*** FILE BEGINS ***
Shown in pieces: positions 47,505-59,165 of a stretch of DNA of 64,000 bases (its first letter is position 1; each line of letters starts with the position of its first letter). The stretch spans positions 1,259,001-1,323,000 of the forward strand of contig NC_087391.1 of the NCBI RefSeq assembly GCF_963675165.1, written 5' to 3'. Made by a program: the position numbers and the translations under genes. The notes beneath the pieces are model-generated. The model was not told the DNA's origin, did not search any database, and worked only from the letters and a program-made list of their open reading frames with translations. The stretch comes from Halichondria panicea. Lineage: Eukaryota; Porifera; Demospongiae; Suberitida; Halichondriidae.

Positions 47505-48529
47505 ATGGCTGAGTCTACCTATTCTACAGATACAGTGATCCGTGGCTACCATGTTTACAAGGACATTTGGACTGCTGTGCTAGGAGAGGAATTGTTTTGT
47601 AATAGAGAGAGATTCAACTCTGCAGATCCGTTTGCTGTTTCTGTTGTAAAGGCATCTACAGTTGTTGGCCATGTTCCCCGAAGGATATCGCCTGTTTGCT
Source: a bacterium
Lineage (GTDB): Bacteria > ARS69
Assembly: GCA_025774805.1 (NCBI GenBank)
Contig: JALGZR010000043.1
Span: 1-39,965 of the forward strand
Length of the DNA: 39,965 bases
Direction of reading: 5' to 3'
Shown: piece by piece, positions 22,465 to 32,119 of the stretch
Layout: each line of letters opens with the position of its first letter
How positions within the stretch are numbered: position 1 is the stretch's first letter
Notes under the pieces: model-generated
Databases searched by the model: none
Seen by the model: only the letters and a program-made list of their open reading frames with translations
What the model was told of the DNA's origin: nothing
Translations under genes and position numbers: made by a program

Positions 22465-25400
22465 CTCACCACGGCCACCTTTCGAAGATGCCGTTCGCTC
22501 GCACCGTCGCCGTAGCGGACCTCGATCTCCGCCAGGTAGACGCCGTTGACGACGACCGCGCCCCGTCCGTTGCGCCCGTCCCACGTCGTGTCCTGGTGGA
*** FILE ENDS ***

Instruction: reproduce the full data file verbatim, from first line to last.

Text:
Shown in pieces: positions 47,505-59,165 of a stretch of DNA of 64,000 bases (its first letter is position 1; each line of letters starts with the position of its first letter). The stretch spans positions 1,259,001-1,323,000 of the forward strand of contig NC_087391.1 of the NCBI RefSeq assembly GCF_963675165.1, written 5' to 3'. Made by a program: the position numbers and the translations under genes. The notes beneath the pieces are model-generated. The model was not told the DNA's origin, did not search any database, and worked only from the letters and a program-made list of their open reading frames with translations. The stretch comes from Halichondria panicea. Lineage: Eukaryota; Porifera; Demospongiae; Suberitida; Halichondriidae.

Positions 47505-48529
47505 ATGGCTGAGTCTACCTATTCTACAGATACAGTGATCCGTGGCTACCATGTTTACAAGGACATTTGGACTGCTGTGCTAGGAGAGGAATTGTTTTGT
47601 AATAGAGAGAGATTCAACTCTGCAGATCCGTTTGCTGTTTCTGTTGTAAAGGCATCTACAGTTGTTGGCCATGTTCCCCGAAGGATATCGCCTGTTTGCT
Source: a bacterium
Lineage (GTDB): Bacteria > ARS69
Assembly: GCA_025774805.1 (NCBI GenBank)
Contig: JALGZR010000043.1
Span: 1-39,965 of the forward strand
Length of the DNA: 39,965 bases
Direction of reading: 5' to 3'
Shown: piece by piece, positions 22,465 to 32,119 of the stretch
Layout: each line of letters opens with the position of its first letter
How positions within the stretch are numbered: position 1 is the stretch's first letter
Notes under the pieces: model-generated
Databases searched by the model: none
Seen by the model: only the letters and a program-made list of their open reading frames with translations
What the model was told of the DNA's origin: nothing
Translations under genes and position numbers: made by a program

Positions 22465-25400
22465 CTCACCACGGCCACCTTTCGAAGATGCCGTTCGCTC
22501 GCACCGTCGCCGTAGCGGACCTCGATCTCCGCCAGGTAGACGCCGTTGACGACGACCGCGCCCCGTCCGTTGCGCCCGTCCCACGTCGTGTCCTGGTGGA